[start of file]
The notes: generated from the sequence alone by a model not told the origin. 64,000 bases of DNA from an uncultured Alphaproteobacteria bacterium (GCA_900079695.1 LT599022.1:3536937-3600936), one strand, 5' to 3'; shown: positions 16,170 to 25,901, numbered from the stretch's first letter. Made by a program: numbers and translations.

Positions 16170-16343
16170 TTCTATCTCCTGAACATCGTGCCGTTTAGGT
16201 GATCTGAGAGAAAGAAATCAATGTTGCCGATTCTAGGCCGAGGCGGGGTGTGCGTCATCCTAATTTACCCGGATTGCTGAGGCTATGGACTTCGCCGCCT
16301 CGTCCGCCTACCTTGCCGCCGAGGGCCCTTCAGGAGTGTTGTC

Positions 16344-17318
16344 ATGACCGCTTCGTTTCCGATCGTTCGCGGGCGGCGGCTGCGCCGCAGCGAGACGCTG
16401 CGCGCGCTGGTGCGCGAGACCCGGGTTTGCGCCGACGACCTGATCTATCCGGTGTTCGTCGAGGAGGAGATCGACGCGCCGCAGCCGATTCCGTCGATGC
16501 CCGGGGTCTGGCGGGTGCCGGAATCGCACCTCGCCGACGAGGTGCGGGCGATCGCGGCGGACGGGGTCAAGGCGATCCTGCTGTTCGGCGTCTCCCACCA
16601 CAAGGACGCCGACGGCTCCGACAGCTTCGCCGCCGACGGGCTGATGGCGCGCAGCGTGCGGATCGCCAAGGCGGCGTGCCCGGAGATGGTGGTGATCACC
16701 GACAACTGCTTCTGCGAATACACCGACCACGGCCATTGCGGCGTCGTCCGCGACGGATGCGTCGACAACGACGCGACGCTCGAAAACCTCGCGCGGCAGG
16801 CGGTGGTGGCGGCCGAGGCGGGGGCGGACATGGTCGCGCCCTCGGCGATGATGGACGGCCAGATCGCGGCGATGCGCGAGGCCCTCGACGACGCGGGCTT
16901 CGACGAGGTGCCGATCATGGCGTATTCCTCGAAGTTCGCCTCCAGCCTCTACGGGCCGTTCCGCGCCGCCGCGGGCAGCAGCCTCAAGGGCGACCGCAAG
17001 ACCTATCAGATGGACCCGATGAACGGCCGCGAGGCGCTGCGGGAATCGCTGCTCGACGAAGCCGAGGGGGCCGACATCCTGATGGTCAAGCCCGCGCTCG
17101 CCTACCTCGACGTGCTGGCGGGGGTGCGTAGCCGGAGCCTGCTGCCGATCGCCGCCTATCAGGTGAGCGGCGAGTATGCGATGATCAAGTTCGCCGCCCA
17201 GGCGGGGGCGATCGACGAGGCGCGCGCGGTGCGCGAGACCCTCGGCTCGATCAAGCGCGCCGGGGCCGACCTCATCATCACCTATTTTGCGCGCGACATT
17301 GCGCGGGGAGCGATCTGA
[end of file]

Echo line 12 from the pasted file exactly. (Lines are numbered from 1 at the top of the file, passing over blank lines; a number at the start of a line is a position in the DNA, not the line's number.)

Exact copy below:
16801 CGGTGGTGGCGGCCGAGGCGGGGGCGGACATGGTCGCGCCCTCGGCGATGATGGACGGCCAGATCGCGGCGATGCGCGAGGCCCTCGACGACGCGGGCTT